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‘You Are So Not Invited to My Bat Mitzvah’ is about Jews. So why is the nicest character Christian?

(The Jewish Chronicle via JTA) — There are so many things to love about the new Netflix film “You Are So Not Invited to My Bat Mitzvah” that it seems almost churlish to single out the one big thing that I think it got wrong. So first — spoilers ahoy — let me say what I think it got right.

Yes to showing Jewish tweens living their lives, doing their thing and grappling with the social and spiritual demands of a year when everyone around them is doing that too. Yes to every member of the Sandler family — dad Adam, daughters Sadie and Sunny and wife Jackie — giving great performances, and that goes for Idina Menzel as well. Yes to the way that the kids struggle for individuality in a world where every party has the same DJ and much the same set of guests. A qualified yes to the kooky, deeply irritating, but ultimately wise Rabbi Rebecca, played by Sarah Sherman.

There’s a great cast of older Jewish character actors and young stars in the making. And it’s nice to see an emphasis on the synagogue and “mitzvah project” side of things, not just the party.

Well done too for showing tweens as flawed humans, capable of great cruelty and stupidity but who are also willing to grow and learn, and use the big rite of passage as a vehicle for that growth. There are plot holes, to be sure (the tensions from Lydia’s bat mitzvah would have rumbled on for generations, not resolved in a tidy moment of catharsis), but you roll with it. I had tears in my eyes at the (implausible) ending.

I also liked the multicultural nature of the Jewish world on show. There are Latino Jews. There are Korean Jews. We might as well be in Israel: Everyone in the movie appears to be Jewish.

Everyone except Mateo.

Mateo is one of only two young boy characters in the film given anything like a personality (the others have catchphrases but nothing resembling two dimensions). He’s a friend of Andy Goldfarb, the soccer player on a mission to kiss the girls and make them cry. Mateo is short and has a foreign accent, and none of the Jewish kids except Andy pay him any attention.

But we gradually come to realize that Mateo — uniquely — is really nice and good, the moral center of the film. And even though he’s a churchgoing Christian, he turns up at Hebrew school, to teach the younger children their Shabbat prayers. This was not true of the Mateo-inspiration character in the book by Fiona Rosenbloom on which the movie is based, and it confused me, because what kind of synagogue lets a Christian kid volunteer there? Have they never heard of evangelicals? Mateo’s answer: “I go to chuch every Sunday. Might as well fill in the other six days with some other, you know, holiness, too.”

Because Mateo’s a Christian, he’s not having a bar mitzvah. And so he doesn’t have the same journey to go on as the other kids. But he doesn’t need to: From the start, he seems to be infinitely more virtuous than all of them. With Mateo the sole representative of Christianity in the film, one could read into it the message that Christians are somehow better than Jews. That they embrace mitzvot naturally, without a big song and dance, led by DJ Shmuley. That Christianity is somehow a more evolved, better religion.

The film’s closing scene makes clear what hints along the way have suggested — that Stacy will give up on brutish Andy and realize just how charming Mateo is. The implication is that Stacy — seen at the end dancing with Mateo, even though he’s a foot shorter than her — will one day become more like Mateo.

Now I have nothing against Christians — some of my best friends, et cetera, et cetera — and I’m all for interfaith friendships. And I’m not fretting about intermarriage here, in part because that’s not where seventh-grade flings typically end up.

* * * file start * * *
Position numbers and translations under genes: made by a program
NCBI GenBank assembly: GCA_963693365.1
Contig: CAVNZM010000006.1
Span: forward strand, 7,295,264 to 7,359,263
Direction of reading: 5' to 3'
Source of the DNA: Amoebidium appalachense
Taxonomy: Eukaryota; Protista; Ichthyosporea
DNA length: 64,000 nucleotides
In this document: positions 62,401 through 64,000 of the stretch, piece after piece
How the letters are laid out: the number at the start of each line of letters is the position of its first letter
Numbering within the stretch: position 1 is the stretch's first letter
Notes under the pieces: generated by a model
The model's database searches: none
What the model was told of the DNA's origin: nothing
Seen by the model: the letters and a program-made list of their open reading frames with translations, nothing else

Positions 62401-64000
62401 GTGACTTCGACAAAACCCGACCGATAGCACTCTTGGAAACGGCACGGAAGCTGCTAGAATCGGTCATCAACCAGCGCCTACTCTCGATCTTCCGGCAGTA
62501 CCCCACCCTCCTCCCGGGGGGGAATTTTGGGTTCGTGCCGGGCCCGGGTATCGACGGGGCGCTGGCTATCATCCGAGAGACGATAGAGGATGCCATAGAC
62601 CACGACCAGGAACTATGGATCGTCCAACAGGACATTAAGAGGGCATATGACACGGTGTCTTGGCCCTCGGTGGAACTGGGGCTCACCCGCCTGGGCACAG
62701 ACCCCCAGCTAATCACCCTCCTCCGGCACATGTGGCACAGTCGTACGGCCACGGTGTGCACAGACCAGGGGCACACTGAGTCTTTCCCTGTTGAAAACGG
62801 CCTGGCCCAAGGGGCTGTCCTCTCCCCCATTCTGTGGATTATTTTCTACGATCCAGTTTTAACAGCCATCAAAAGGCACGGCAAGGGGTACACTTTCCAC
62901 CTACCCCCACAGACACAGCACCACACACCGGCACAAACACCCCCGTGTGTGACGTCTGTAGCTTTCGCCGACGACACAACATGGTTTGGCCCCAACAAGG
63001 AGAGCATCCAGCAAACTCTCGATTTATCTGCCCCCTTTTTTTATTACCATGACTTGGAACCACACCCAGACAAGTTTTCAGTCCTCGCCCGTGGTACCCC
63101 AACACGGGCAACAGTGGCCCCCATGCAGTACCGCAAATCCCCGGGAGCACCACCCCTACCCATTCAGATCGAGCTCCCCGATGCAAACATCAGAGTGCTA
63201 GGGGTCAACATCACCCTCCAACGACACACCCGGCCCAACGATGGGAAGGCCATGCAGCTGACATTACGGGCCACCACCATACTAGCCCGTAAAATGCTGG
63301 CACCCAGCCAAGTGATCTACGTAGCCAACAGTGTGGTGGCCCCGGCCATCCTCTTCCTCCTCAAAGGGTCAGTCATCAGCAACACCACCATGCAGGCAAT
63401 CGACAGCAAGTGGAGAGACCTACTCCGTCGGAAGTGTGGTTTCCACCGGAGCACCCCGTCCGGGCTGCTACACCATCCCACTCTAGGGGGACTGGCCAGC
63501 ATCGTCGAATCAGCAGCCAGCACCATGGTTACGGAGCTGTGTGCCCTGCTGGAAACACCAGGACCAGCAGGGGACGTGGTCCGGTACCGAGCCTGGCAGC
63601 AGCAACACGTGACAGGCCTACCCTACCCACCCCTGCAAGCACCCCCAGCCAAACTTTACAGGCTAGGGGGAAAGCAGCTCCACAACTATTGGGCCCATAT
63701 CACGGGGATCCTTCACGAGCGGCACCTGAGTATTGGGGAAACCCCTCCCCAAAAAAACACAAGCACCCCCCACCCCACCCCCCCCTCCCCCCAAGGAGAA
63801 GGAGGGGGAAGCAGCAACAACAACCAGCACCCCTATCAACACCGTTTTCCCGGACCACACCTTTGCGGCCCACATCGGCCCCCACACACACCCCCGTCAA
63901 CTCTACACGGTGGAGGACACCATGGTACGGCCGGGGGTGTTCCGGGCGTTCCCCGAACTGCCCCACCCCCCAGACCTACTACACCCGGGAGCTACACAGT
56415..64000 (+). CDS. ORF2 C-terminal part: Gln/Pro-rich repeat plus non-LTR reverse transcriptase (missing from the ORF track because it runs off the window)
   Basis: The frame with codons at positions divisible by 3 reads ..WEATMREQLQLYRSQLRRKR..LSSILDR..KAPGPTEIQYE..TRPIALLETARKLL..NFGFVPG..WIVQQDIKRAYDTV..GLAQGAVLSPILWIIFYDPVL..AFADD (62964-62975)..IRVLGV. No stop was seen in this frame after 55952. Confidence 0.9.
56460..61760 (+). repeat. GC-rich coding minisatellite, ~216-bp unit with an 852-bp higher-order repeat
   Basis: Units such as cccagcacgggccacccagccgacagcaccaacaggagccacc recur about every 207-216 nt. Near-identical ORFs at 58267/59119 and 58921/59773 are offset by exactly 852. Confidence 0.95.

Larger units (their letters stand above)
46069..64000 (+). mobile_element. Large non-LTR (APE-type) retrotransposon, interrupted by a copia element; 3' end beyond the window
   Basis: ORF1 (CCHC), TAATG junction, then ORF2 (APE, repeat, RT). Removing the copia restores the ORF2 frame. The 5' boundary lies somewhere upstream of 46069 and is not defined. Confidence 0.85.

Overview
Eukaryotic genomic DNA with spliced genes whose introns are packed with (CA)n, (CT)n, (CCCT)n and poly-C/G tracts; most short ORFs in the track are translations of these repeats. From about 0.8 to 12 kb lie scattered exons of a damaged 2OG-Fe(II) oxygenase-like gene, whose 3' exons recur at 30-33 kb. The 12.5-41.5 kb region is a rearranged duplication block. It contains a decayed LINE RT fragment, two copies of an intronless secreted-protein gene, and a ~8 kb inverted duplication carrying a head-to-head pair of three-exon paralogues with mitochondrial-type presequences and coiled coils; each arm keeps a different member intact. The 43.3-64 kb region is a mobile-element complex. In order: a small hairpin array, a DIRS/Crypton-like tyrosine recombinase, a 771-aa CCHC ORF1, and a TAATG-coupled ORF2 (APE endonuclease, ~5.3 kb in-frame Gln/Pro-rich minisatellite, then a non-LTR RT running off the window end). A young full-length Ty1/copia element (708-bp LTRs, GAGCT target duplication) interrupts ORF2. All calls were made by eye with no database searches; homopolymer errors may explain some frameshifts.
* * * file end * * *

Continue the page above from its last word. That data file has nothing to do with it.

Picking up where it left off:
But did anyone, when they were writing the screenplay, think through the implications of creating a pint-sized Christian saint and plonking him into a Jewish narrative? I can’t look at the story arc and the slow dancing without feeling the weight of thousands of years of Jewish persecution stemming from the idea that Christians have it figured out and Jews need to catch up to their enlightenment. Even the most benign explanation, that the filmmakers wanted to include someone from the dominant culture to make the movie relatable to the widest audience, is a reminder that we cannot escape Christian hegemony even when we tell our own stories.

It didn’t have to be this way. If you want to show a multifaith universe, where are the Muslim, Hindu and Buddhist kids? But better yet, Mateo could have been Jewish like the rest of the cast. With that mop of curly hair, short stature and love of Hebrew school, he easily could have been the nicest Jewish boy in town.

A version of this piece originally appeared in The Jewish Chronicle, a London-based newspaper. It is reprinted here with permission.

The post ‘You Are So Not Invited to My Bat Mitzvah’ is about Jews. So why is the nicest character Christian? appeared first on Jewish Telegraphic Agency.

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Jordan Reaffirms Commitment to Peace With Israel After Iran Attack, Says Ending Treaty Would Hurt Palestinians

Jordan’s Foreign Minister Ayman Al Safadi attends a press conference after a meeting on the Gaza situation in the government’s representation facility in Oslo, Norway, Dec. 15, 2023. Photo: NTB/Stian Lysberg Solum via REUTERS

Senior Jordanian officials recently reaffirmed the country’s commitment to maintaining peace with Israel, despite protests erupting across Jordan against their treaty amid the ongoing war in Gaza.

Pro-Hamas protesters have been actively campaigning to end the Israel-Jordan peace treaty, which the two countries signed in 1994 to end the state of war that had existed between them for decades and establish diplomatic relations. The treaty followed the signing of the Oslo Accords, a historic agreement between Israel and the Palestinians.

However, Jordanian Foreign Minister Ayman Al-Safadi said on Sunday that the peace deal was best for not only his country but also the Palestinians.

“The treaty actualized all our rights and served our interests. Revoking it would not be in Jordan’s or the Palestinians’ interest,” Al-Safadi told Jordan’s official news channel Al-Mamlaka in remarks flagged by the Middle East Media Research Institute (MEMRI). “If we thought even for a moment that revoking it would be in the interest of Jordan or of the Palestinians, we would have done so without hesitation.”